Whether they know it or not, local fans of vintage garage rock owe a debt to the late radio DJ Mad Mike Metrovich. Throughout the ’60s, Mad Mike scoured record shops across the country, digging up 45s by garage, surf, rockabilly and proto-punk bands yet unheard in Pittsburgh. He’d return with records by the Sonics, Baby Huey and the Babysitters, and Ronnie Cook and the Gaylads (among many others), which he’d play on Carnegie-based radio station WZUM, or at the packed dances he hosted around town.
- Photo by Al Hoff
- Mad Mike, spinning platters at Pietro’s Pizza Pub, in 2000
This weekend at Cattivo, local bands will honor the DJ, who died in 2000, with a show titled Mad Mike vs. The Mad ’80s. “We thought it would be really cool to pay tribute to him because we don’t hear his name enough in this city, as a founding father of music in this area,” says drummer Kevin Koch, who, along with the members of his retro garage-rock band The Me Toos, helped organize the event.
That band also enlisted help from fellow musician and rock expert Michael Devine (better known around town as Zombo), who suggested expanding the single-focus tribute into a two-tiered, multi-era event.
The upper floor of the bar will feature various local bands covering some of Mad Mike’s favorite tunes. Many of these remain relatively obscure, but thanks to a series of compilations called Mad Mike Monsters, the tunes have found new audiences.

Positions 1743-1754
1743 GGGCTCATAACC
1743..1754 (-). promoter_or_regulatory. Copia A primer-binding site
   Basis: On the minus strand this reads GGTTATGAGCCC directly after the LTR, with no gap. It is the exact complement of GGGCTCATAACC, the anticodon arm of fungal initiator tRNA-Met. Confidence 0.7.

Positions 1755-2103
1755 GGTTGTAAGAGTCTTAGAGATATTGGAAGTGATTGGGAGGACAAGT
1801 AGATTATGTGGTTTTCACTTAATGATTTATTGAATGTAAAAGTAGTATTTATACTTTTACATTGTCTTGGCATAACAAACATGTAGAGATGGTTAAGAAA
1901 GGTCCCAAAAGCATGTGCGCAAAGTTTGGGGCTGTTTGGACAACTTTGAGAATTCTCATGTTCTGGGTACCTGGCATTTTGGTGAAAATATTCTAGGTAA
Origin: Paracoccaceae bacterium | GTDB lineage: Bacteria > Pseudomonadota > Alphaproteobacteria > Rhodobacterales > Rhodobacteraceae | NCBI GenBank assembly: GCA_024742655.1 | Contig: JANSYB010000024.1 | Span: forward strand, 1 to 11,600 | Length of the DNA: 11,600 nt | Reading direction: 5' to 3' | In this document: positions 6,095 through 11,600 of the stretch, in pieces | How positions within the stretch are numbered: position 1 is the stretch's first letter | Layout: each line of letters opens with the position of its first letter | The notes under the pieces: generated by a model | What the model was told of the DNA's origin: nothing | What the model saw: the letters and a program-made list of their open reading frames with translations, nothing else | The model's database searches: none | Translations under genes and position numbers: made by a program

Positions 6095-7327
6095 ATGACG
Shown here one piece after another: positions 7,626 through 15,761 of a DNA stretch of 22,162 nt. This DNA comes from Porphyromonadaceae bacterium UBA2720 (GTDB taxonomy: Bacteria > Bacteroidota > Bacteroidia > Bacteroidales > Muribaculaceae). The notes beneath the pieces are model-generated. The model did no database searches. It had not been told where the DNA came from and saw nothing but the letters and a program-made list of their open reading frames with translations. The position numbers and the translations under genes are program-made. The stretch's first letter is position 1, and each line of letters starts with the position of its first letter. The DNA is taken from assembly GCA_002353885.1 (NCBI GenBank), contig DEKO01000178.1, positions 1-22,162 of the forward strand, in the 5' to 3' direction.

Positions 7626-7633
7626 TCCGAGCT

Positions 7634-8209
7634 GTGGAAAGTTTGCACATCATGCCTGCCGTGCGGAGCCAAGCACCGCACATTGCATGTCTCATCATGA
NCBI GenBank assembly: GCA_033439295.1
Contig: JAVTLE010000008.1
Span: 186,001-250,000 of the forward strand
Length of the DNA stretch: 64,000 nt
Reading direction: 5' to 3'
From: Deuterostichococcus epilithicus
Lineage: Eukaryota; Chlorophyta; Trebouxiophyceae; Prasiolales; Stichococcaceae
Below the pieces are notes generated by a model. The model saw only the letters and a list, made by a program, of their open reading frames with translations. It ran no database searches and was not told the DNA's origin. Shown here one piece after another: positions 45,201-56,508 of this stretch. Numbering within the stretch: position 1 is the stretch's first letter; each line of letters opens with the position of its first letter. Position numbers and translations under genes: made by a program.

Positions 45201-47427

Attendees can also head downstairs, and two decades forward, where various cover bands will perform as The Cramps, the Fall, The Go-Go’s and more. “That was done [partly] because we knew it would sell better,” Koch says. But they also hope to introduce the legacy of Mad Mike to a wider audience.
“The idea was to celebrate him,” Koch says, though he admits that it’s also a welcome excuse for his band to play Sonics covers. Joining The Me Toos are like-minded acts such as The Hi-Frequencies, Sun Hound, Nox Boys and others. “[There are] a lot of bands in this city that represent that kind of mid-’60s garage-punk sound, and we wanted to try to get them all together under one roof for one night.”